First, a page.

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Delta variant destroys the Junta's Covid herd immunity calculations

Mask wearing in the street.
Mask wearing in the street. / SUR
  • David Moreno, head of the vaccination campaign in Andalucía, has admitted that "the rules of the game have changed", while also urging pregnant women to get jabbed

The head of Andalucía's vaccination campaign, David Moreno, has admitted that "he does not believe it possible that group immunity is achieved" with 70 per cent of the population vaccinated against Covid-19, since "the rules of the game have changed with the new Delta variant.”

In an interview on Canal Sur, Moreno said that this variant "is much more contagious" so that "the calculations of original 70 per cent calculations that we had regarding the original variants have been ruined", believing a coverage of "85 or 90 per cent" is required in order to "control this strain."

Regarding the planned Covid certificate for admission to nightlife, Moreno acknowledged that it is a "controversial" measure but that "it is aimed at improving public health, to try to limit the transmission of the virus, at least during a time in which the entire population is not yet vaccinated.”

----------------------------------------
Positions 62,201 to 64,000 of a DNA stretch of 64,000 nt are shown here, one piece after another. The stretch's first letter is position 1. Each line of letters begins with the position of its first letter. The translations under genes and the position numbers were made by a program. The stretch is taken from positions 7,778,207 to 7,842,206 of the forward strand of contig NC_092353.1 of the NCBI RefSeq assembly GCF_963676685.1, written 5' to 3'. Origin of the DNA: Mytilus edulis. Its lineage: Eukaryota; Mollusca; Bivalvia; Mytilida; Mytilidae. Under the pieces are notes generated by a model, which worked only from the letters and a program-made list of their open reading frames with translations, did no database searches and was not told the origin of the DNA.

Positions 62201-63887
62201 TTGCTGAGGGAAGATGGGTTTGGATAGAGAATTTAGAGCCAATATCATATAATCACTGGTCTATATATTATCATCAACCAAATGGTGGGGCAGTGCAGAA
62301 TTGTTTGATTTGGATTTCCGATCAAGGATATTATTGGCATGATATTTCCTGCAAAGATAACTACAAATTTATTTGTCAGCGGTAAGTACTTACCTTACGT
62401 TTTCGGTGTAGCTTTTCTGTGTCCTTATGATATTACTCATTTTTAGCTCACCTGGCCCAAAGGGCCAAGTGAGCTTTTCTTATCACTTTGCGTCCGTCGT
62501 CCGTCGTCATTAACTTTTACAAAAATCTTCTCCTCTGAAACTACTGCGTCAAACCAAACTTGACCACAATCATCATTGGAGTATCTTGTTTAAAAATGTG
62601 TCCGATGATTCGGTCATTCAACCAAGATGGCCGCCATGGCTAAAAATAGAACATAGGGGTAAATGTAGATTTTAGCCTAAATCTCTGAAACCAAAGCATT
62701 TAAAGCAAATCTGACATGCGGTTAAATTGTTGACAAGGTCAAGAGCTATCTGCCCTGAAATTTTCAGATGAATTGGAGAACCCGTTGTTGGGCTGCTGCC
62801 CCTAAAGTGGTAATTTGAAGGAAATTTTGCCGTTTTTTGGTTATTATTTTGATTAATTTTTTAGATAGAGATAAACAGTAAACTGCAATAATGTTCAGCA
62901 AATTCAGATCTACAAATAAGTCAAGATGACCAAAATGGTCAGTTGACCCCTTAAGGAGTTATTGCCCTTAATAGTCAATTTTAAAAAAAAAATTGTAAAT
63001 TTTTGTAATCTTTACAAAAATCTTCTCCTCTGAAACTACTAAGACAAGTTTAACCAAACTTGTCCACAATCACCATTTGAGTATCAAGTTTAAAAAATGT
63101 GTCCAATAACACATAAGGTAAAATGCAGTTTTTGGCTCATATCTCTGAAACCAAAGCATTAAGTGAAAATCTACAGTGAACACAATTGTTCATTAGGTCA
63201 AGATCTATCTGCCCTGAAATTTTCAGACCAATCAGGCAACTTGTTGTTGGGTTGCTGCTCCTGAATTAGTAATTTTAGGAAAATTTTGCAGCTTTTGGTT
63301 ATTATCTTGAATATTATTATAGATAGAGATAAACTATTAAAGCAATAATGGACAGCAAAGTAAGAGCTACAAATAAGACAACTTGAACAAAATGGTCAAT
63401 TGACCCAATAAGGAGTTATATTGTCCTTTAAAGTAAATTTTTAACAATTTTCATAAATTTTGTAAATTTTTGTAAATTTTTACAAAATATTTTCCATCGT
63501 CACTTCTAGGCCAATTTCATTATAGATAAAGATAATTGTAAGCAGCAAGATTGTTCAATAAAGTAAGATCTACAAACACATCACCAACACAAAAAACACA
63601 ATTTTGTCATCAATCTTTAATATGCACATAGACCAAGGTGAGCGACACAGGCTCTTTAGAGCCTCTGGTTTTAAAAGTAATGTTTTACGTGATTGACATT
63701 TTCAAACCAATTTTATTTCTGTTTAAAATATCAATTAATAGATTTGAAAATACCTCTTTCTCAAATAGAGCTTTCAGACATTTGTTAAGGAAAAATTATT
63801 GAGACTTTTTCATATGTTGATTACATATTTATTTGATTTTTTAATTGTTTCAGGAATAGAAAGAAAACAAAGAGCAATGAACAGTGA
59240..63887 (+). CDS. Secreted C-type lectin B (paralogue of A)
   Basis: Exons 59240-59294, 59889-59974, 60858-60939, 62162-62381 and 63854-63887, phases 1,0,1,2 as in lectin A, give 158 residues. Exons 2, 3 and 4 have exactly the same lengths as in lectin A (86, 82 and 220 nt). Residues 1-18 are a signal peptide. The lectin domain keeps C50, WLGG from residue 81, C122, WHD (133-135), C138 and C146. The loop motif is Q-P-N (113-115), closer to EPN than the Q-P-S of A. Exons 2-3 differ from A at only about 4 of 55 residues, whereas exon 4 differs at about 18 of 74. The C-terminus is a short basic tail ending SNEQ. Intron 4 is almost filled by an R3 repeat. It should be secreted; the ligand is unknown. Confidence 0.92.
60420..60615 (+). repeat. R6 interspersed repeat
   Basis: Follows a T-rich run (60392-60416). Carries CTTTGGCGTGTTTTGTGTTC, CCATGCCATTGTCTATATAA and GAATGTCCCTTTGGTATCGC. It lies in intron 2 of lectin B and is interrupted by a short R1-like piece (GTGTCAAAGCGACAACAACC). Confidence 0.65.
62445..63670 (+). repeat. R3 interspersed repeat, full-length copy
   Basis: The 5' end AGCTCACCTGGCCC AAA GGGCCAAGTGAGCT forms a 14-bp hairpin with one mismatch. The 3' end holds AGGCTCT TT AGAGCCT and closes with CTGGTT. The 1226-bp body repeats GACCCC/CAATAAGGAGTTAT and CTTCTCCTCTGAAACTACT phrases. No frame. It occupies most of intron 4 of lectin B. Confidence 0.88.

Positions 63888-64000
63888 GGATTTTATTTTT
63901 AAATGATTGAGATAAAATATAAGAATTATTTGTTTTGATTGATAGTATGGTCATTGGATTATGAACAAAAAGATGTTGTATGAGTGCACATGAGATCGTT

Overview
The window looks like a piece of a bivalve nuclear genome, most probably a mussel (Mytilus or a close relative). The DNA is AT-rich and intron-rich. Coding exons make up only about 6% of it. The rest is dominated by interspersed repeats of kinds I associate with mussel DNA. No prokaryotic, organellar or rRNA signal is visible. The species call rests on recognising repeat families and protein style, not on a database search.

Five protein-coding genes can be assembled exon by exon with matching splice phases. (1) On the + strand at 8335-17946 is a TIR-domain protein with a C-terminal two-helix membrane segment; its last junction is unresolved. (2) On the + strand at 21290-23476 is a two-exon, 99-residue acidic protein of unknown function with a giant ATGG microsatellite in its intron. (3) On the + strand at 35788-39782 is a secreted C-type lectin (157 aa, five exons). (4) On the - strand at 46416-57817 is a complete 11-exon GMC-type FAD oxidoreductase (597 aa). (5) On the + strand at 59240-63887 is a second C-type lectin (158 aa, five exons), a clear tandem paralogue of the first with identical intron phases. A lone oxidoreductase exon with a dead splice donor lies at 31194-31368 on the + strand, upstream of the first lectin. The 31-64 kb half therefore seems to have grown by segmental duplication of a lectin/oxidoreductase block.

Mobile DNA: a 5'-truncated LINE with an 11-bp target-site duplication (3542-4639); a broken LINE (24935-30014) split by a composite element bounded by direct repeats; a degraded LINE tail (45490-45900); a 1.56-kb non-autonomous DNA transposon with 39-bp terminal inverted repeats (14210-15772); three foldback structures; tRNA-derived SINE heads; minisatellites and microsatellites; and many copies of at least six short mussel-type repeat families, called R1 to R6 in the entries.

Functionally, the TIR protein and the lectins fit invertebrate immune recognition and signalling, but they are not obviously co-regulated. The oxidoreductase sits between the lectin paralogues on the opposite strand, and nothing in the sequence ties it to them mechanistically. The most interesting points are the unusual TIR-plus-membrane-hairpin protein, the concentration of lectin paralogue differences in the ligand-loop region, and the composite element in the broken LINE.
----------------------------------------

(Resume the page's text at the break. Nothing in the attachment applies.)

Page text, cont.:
He pointed out that “there are many young people who are not vaccinated and they obviously want to have their normal social life but, right now, there are problems with are many cases in young people, so they are measures that must be taken.”

Moreno highlighted that “61 per cent of people between 20 and 29 years old are already vaccinated and in the age group from 16 to 19 years "a third of them have already been vaccinated.”

The head of vaccinations at the Andalusian regional government also pointed out that there are pregnant women "admitted to hospital suffering from Covid", stressing that "none of them vaccinated" which shows "the effectiveness and safety of the vaccine in pregnant women." Moreno has encouraged "all pregnant women to make an appointment", emphasising that "an attempt is being made to prioritise their vaccination in health centres."